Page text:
One would have hoped that the so-called "Green Debate" had moved on from such redundant stereotypes, but it appears that the corporate world, while on the hand it is waking up to it environmental responsibilities, does not want to be associated too closely with the 'hippies' and 'tree huggers' who do not need a cost/benefit analysis, brand protection or new business opportunities to justify their passion for the environment.

So when a CEO of a major company says, "Have a green day" or HSBC says it is a "carbon-neutral" bank, what does that actually mean? There is no question that HSBC is a major investor in renewables, has project financing guidelines based on environmental principles and has constructed solar-powered buildings.

Yet they have also been accused of being one of the myriad number of banks that leave their office lights on all night at Canary Wharf, and they do not totally rule out providing project financing for environmental "dinosaurs" such as the coal industry.

So does being 'green mean saying one thing and doing another, or being 'green' part of the time and not for the rest of the time. There is no question that the industry has come a long way in terms of its support for "sustainability", but business and banking by its very nature contradicts a lot of sustainable principles.

After all banks are in the business of making money, and if it did not make business sense, win them customers or save them money, then they wouldn't 'green' their IT or use recycled paper, just for the sake of environmental sustainability.

At yesterday's event, HSBC and Morgan Stanley spoke about the dilemma of what to do about executives that need to travel. Both are looking at telepresence and the latest videoconferencing technologies as a way of reducing executive air travel, but I am dubious when banks say that for those carbon emissions they cannot reduce easily, they can merely offset it by buying carbon credits.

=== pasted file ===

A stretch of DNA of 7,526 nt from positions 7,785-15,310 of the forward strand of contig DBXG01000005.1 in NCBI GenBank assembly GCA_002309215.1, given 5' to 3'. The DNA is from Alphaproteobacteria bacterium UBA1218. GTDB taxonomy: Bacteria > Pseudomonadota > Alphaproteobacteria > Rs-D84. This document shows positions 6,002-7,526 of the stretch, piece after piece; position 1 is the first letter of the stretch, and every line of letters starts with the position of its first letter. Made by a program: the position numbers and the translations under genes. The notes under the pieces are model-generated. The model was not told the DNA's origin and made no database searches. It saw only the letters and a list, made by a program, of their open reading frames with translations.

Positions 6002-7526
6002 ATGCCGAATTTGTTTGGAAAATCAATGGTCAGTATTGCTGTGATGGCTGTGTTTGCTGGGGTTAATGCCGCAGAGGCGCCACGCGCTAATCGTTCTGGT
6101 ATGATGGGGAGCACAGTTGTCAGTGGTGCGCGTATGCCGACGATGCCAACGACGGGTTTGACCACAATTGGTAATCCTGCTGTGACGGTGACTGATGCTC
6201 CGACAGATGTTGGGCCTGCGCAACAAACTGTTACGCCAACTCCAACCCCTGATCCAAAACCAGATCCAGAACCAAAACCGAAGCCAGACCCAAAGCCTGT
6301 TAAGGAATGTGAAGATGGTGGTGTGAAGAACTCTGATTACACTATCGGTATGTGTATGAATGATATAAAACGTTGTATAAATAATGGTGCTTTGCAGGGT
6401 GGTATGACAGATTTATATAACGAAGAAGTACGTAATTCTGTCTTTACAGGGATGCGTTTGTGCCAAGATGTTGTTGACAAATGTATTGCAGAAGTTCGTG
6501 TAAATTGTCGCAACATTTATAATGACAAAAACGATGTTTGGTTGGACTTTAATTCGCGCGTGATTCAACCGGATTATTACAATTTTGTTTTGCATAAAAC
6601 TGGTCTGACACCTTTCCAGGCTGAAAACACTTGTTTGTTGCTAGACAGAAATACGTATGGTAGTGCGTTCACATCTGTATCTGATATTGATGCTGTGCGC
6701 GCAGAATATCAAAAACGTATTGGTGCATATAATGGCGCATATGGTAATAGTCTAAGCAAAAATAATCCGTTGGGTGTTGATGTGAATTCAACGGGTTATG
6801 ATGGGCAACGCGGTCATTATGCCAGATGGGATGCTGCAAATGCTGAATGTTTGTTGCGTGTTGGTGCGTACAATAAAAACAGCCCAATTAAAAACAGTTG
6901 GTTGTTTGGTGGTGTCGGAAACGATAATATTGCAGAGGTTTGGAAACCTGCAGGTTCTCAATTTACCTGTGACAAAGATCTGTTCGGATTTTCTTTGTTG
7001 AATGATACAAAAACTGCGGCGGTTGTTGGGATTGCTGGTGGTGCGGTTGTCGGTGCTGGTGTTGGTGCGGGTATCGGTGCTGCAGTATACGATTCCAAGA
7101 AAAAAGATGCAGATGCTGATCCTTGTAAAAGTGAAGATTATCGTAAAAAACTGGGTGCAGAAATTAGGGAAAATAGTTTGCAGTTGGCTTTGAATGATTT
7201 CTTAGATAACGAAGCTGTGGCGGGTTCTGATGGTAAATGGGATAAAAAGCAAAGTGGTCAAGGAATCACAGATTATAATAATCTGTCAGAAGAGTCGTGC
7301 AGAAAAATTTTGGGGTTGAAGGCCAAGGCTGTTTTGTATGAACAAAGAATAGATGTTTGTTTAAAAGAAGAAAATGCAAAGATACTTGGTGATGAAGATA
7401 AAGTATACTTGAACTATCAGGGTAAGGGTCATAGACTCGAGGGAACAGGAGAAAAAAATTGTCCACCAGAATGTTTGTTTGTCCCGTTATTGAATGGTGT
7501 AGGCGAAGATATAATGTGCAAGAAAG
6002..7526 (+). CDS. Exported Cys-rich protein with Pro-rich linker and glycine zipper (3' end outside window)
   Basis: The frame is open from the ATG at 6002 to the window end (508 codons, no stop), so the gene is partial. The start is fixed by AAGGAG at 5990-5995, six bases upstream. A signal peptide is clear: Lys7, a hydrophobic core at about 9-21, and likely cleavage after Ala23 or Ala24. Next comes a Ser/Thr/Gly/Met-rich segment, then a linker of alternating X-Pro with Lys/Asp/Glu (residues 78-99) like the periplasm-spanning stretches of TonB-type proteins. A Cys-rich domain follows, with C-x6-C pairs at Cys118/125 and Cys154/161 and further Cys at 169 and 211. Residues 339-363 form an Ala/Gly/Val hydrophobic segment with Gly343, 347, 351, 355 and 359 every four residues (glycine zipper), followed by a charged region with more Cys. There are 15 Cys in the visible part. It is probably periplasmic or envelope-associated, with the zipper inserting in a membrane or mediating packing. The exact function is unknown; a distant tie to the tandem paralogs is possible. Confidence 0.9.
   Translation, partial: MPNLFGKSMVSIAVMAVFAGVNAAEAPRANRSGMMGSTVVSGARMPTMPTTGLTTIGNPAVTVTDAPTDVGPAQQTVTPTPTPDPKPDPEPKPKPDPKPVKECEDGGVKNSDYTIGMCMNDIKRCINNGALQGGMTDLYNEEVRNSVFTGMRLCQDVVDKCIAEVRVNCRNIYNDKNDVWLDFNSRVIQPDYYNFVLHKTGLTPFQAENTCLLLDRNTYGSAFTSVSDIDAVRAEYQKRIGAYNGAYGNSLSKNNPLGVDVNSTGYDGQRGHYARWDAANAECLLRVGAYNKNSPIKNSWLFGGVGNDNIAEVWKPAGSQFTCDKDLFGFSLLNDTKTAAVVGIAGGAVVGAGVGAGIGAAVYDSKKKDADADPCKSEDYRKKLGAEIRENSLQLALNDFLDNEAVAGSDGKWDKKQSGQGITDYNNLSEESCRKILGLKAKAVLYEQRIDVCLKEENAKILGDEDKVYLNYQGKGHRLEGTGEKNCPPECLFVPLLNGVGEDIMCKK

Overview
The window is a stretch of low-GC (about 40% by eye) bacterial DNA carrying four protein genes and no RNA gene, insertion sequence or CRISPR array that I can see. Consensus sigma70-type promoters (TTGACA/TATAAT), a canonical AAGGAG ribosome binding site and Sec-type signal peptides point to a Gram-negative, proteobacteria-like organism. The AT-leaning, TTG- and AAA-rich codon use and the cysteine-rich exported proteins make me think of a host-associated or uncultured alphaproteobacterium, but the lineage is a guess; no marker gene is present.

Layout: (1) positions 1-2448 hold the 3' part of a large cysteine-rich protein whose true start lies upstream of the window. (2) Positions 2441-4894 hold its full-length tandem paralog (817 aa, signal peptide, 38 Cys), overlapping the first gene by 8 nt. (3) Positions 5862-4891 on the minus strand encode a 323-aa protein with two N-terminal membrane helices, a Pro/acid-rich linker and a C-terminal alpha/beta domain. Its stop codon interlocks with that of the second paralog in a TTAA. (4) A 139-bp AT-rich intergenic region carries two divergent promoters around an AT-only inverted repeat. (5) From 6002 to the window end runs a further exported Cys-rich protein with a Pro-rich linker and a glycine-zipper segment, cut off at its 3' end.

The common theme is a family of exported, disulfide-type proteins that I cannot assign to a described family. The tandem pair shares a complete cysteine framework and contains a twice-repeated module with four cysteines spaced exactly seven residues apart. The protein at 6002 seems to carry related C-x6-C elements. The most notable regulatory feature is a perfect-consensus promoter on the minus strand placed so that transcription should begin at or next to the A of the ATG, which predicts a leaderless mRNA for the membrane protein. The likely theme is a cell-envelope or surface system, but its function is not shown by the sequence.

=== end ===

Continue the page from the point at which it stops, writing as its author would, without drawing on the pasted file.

In that sense the "carbon-neutral" title is somewhat misleading as it appears to suggest that the bank has a zero carbon footprint, which is not entirely true.

A lot of yesterday's debate at the Tate Modern was spent showing graphs and theoretical proofs of concept around what is sustainability and what does it mean, when the reality of why banks and industry should be doing this was more succinctly put by the CIO of Morgan Stanley who said that if oil and commodity prices continue to rise, reducing energy consumption and their data centre footprint, was pretty much a 'no-brainer'.

A guy sitting next to me from Barclays Capital said he was a bit disappointed by yesterday's presentation. He wanted to hear what other banks were doing when it came to "greening" their IT and data centres, and thought the industry debate had moved on to more concrete tangibles rather than debating the vagaries of what sustainability means.

After all there are things firms can do now that will cut costs and save energy; turning office lights off, printing on both sides of the paper, using teleconferencing, virtualising servers, grid computing; without having to debate what sustainability means. That is just good business sense.

Yet while there certainly is an impetus amongst banks to sign up to being "green" for whatever reason, once they ascribe that label to themselves, it is not merely something that you can throw money or technology at and say you have done your bit.

"Being green" is an ongoing responsibility, after all if you are reducing the carbon footprint of your data centre, but then continuing to issue paper bank statements and faxes every day, forgetting to switch your office lights off or project financing major oil and coal projects, doesn't that mean companies are only being 'green' when it suits them?